- Golden Corral coming to Cape; may hire 100 workers (7/21/16)10
- Area groups working together to reintroduce elk in Missouri (7/18/16)1
- Woman sleeping in car accused of attacking Cape officer (7/26/16)13
- Prosecutor says shooting by state trooper was justified (7/24/16)15
- Former Scott City mayor refutes claims made about loss of curbside recycling pickup (7/26/16)
- Hastings in Cape closing (7/22/16)5
- Governor signs Rep. Swan bill that equalizes child-custody criteria (7/6/16)5
- Suspect in downtown Cape shooting ID'd in court (7/20/16)2
- City may spend extra park tax money on Cape Splash, skate park, other projects (7/25/16)10
- Jackson's former police dog euthanized Monday (7/21/16)2
Trial of Saddam to begin in two months
BAGHDAD, Iraq -- Saddam Hussein will go on trial within two months on charges of crimes against humanity, with prosecutors focusing on 12 "thoroughly documented" counts, including the gassing of thousands of Kurds in northern Iraq, a spokesman for Iraq's prime minister said Sunday.
Saddam's trial could prove to be highly divisive in an already turbulent Iraq that shows signs of deepening sectarian divisions. Reflecting these tensions, the Shiite-led Iraqi government acknowledged Sunday that its forces may have targeted innocent Sunni Muslims in a drive to crush the insurgency in southwestern Baghdad and its suburbs.
Starting the court proceedings against Saddam in two months would overlap with the writing of the constitution.
"There should be no objection that a trial should take place within that time," said Laith Kuba, a spokesman for Iraqi Prime Minister Ibrahim al-Jaafari. "It is the government's view that the trial of Saddam should take place as soon as possible."
Kuba said the attack with chemical weapons on the Kurdish town of Halabja was one of the charges, but did not elaborate on the other 11. An estimated 5,000 people were killed in Halabja and 10,000 others were hurt in the gassing on March 16, 1988.
In recent days, Sunni Muslim organizations have charged that many innocent Iraqis have been arrested in the drive to crush the insurgency and most were Sunnis, the minority that dominated the country during Saddam's rule and are believed to form the insurgency's backbone.
"There is an improvement in security and in the performance of the security forces, but members of the army and police do cause mistakes, which do happen," Kuba said.
There were also some claims that "soldiers took advantage and helped themselves to cash and other items. One doesn't rule it out. I think the army needs more disciplinary measures in these cases," Kuba said.
Regardless of the complaints and the acknowledged mistakes, the crackdown -- dubbed Operation Lighting -- entered its second week Sunday and appeared to have somewhat blunted insurgent attacks in the capital.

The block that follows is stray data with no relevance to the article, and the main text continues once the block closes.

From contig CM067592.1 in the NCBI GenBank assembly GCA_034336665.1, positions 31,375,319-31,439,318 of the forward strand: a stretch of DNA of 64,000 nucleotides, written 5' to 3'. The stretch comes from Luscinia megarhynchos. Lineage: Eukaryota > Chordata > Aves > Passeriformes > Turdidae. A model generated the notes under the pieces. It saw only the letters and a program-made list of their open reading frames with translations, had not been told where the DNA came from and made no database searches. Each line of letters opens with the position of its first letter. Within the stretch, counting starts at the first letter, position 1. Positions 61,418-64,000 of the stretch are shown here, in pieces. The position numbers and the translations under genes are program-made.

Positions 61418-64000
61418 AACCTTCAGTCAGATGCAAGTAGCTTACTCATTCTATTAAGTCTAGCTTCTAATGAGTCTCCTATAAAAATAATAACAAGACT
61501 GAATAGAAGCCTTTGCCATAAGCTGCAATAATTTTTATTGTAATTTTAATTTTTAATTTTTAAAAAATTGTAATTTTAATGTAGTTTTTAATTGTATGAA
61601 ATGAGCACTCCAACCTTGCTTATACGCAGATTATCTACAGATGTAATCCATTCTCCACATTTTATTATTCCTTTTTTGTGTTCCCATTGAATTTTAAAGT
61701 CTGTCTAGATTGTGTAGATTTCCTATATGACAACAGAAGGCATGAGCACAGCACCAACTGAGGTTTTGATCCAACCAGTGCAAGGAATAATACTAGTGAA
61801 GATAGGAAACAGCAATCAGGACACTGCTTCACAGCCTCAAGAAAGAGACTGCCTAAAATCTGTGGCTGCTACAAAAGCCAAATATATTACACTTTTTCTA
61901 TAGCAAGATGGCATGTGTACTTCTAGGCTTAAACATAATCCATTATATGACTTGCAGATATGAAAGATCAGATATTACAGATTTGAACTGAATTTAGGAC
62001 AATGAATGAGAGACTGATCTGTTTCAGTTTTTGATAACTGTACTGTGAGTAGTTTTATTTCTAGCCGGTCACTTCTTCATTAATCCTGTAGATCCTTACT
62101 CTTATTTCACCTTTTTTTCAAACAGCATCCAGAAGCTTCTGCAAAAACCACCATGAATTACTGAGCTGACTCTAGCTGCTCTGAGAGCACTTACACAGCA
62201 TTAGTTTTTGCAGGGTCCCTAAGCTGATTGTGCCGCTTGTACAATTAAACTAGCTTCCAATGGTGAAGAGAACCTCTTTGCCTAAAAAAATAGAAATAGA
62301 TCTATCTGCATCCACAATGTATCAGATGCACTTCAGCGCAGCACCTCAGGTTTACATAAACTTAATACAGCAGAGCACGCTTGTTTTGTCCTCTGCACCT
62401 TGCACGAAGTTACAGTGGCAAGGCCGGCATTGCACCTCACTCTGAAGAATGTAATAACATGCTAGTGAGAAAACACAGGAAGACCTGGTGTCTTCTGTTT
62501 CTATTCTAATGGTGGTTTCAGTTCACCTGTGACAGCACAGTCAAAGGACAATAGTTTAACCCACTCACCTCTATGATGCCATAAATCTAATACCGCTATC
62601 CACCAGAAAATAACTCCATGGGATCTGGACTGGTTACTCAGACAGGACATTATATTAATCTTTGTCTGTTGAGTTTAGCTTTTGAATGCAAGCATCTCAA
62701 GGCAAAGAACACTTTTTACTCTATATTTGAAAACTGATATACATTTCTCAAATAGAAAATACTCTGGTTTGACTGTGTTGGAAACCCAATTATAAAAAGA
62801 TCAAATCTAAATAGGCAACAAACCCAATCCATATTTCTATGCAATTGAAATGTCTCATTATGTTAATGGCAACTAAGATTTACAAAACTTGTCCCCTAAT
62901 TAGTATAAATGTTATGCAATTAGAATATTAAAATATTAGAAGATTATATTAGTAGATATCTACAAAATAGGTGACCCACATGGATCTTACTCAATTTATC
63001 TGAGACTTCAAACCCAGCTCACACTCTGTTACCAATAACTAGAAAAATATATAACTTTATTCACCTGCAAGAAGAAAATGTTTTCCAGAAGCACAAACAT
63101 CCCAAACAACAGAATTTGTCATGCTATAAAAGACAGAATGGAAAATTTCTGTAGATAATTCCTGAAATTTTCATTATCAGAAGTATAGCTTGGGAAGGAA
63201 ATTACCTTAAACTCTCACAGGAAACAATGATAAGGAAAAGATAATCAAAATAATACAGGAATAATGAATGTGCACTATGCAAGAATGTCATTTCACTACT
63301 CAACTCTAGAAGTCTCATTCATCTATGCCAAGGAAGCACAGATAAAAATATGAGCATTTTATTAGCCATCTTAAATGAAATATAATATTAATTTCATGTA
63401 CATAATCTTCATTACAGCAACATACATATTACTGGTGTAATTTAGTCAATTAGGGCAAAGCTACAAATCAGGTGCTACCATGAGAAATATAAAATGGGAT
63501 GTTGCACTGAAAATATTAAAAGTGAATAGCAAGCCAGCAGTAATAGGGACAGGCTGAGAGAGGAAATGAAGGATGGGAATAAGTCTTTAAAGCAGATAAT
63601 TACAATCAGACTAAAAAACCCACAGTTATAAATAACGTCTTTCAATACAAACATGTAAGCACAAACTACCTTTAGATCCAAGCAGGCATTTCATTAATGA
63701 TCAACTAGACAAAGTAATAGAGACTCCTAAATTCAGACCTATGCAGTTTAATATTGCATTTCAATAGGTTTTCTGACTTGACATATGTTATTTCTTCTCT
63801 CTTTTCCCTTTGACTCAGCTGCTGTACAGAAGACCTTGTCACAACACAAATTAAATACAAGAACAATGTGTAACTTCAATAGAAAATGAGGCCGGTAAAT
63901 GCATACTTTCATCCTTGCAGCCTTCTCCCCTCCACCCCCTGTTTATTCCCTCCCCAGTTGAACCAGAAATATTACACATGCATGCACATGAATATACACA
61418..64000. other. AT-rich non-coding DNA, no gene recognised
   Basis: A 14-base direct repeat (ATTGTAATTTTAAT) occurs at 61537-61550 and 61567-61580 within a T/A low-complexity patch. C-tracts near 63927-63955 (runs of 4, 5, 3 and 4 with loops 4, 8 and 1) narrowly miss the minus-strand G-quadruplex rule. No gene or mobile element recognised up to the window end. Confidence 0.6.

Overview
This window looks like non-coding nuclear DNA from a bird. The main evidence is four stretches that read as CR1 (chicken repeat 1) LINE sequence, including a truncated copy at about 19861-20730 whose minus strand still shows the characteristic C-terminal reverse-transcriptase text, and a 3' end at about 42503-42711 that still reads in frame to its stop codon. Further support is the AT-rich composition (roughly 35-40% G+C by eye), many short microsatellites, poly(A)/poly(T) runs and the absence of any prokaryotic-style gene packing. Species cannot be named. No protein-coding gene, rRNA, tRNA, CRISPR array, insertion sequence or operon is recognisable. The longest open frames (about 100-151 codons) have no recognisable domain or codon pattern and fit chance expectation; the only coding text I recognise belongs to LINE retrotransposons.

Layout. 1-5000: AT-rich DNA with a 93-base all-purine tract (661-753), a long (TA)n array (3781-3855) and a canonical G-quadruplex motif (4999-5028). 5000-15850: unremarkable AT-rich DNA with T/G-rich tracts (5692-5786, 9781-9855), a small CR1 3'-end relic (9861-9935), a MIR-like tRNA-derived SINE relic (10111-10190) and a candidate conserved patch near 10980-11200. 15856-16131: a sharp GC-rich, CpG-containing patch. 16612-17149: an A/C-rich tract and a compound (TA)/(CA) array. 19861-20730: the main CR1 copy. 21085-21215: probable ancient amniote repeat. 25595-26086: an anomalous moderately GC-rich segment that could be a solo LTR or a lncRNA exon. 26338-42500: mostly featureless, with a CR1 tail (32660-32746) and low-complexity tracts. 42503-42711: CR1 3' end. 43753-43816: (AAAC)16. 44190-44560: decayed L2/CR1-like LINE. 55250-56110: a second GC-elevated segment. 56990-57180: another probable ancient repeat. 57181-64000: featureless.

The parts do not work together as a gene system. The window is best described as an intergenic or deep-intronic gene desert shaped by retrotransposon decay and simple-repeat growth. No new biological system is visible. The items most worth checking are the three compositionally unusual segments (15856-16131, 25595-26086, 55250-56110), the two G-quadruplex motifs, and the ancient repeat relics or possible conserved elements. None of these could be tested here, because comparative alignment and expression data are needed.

The charges of overzealous behavior by the military and police as they seek to roust the insurgents coincide with government efforts to include Sunni Arabs in the political process, and to get them involved in drafting Iraq's new constitution. Sunni approval is necessary for the charter's adoption in a national referendum. It is to be ready by mid-August and approved nationwide in an October vote.
"We should not forget the bigger picture, which is that the security forces have a duty to combat the cells that take out their anger and violence on the Iraqi people," Kuba said.
Although the government has not provided fresh figures on the number of Iraqis arrested so far, the Interior Ministry said last Thursday that 700 people had been detained. The U.S. military said Friday it had detained at least 200 more during a two-day sweep south of Baghdad in an area known as the Triangle of Death.
The worst mistake, already acknowledged by top government officials, occurred on the second day of Operation Lightning, when U.S. forces arrested and later released the leader of Iraq's largest Sunni Arab political party. Kuba said that at least 200 other people had been released so far.
Operation Lightning aimed in its first week to seal Baghdad's entry points to prevent access to the capital for car bombers. It also focused on areas of southern and western Baghdad -- which have predominantly Sunni Arab populations and are the capital's most violent districts.
"Our military has taken the offensive now, taking the fight to the insurgents. This operation really will ensure better security for the capital," Iraqi Foreign Minister Hoshyar Zebari told CNN's "Late Edition" during a visit to Washington.
Zebari also said Saddam's trial would have a positive "impact on the security situation" in Iraq, and should begin the "sooner the better."
Kuba, the prime minister's spokesman, said investigating judges believe Saddam will be convicted on 12 "thoroughly documented" charges, "The judges are confidant that he will be convicted of these charges," Kuba said.
A spokesman for Saddam's legal team, Issam Ghazawi, criticized Kuba's comments, saying the accusations should be made through the court and the attorneys should receive a copy of the indictment.